Suffolk men among ‘Bums on Bikes’ charity cycle team
- Credit: Archant
Two Suffolk men formed part of a six-man team which tackled a gruelling Land’s End to John O’Groats cycle ride to raise nearly £200,000 for charity.
Will Ridsdill-Smith, a GP at the Woolpit Health Centre, and Charles Mesquita, a charities director from Old Newton, near Stowmarket, cycled more than 1,000 miles in the 12-day adventure.
The team – called ‘Bums on Bikes’ – were riding to fundraise for the charity Bowel & Cancer Research.
Dr Ridsdill-Smith, 49, who regularly cycles three miles from his home in Drinkstone to his surgery in Woolpit, near Bury St Edmunds, said: “I’ve always been a keen cyclist but it was much harder than I’d imagined.
“It was incredibly hilly in Devon and Cornwall – there were long hours in the saddle and it was definitely hard work.
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“But we were lucky with the weather except when we left Windermere – it was wet, steep and we just had to man up and keep going.”
Mr Mesquita, 53, discovered the joys of long-distance cycling in 2012 when he rode 700 miles with five dads from John O’Groats to his son’s school at Brandeston and raised £50,000 for Bowel & Cancer Research.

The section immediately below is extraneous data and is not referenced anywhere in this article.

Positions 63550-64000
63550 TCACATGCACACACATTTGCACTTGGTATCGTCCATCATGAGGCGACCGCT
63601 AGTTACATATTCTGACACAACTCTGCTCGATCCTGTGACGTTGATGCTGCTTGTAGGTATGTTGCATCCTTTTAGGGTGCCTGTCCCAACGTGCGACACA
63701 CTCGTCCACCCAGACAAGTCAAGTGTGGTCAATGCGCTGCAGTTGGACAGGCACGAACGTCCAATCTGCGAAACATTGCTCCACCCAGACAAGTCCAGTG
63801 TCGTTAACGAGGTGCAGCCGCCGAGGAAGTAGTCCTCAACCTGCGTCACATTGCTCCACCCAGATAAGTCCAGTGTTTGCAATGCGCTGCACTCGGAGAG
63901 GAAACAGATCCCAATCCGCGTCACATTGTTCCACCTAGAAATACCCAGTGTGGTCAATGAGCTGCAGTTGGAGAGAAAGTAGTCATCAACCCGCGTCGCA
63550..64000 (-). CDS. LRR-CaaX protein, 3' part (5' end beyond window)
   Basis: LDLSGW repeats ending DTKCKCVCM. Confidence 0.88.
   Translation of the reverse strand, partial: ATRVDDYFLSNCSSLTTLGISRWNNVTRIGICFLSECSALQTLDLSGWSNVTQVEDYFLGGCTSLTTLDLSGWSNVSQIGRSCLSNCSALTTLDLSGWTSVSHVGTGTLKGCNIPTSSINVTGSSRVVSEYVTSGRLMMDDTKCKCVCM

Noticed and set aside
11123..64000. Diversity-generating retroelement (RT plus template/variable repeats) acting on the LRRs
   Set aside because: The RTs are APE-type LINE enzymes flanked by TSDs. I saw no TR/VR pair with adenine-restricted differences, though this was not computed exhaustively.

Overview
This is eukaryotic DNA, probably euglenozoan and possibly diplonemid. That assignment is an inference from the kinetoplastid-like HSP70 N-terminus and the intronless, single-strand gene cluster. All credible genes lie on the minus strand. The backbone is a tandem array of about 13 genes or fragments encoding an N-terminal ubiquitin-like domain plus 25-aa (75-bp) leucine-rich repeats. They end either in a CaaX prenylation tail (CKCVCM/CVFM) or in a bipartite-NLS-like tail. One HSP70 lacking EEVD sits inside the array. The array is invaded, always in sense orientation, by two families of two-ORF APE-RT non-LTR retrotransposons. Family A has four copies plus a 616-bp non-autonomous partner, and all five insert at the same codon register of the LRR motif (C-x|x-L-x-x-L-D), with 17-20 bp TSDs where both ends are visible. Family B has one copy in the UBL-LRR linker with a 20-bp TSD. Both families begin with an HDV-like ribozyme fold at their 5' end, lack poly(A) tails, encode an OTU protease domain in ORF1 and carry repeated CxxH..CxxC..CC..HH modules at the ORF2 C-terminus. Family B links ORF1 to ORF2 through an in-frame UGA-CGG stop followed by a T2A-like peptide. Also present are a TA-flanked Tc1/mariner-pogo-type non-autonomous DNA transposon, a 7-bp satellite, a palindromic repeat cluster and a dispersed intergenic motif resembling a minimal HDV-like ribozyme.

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After that, he became a trustee of the charity whose mission it is to ensure that no one should die of bowel cancer.
There was a hairy incident when he experienced a serious wheel wobble whilst heading downhill at speed towards a lorry – but survived.
“When we got to John O’Groats I lifted my bike and was very tempted to throw it into the sea.” he said.
The team of brave cyclists were taken aback at the generosity of people they met en-route who helped them smash their fundraising target.
“It was overwhelming,” Mr Mesquita said. “People stopped to give us £1 or £1,000. I thought we might raise about £40,000 but to reach nearly £200,000 is incredible. It was a fantastic journey.”
The Bums on Bikes, boasting a combined age of 303, were led by company director and bowel cancer survivor Paul Reynolds, 53, from London.
The challenge marked the 10th anniversary of his diagnosis of stage 3 cancer when he was 42.
Paul took a tumble on day seven and ended up in hospital with a dislocated finger and two broken ribs – but he climbed back into the saddle the next day and carried on.
The other three cyclists were osteopath Doug Tannahill, 33, investment officer Ian Prideaux, 61, from London, and investment specialist Julian Cripps, 54, from Warwickshire.
Deborah Gilbert, chief executive of Bowel & Cancer Research, said: “I am always amazed at the lengths to which people will go when they have a passion for the cause.
“The Bums on Bikes’ feat was one of the most extraordinary and we are hugely grateful. We will use the funds to support the best UK science working towards a day when everyone diagnosed will survive the disease.”
Anyone who wants to support the team can visit www.bumsonbikes.org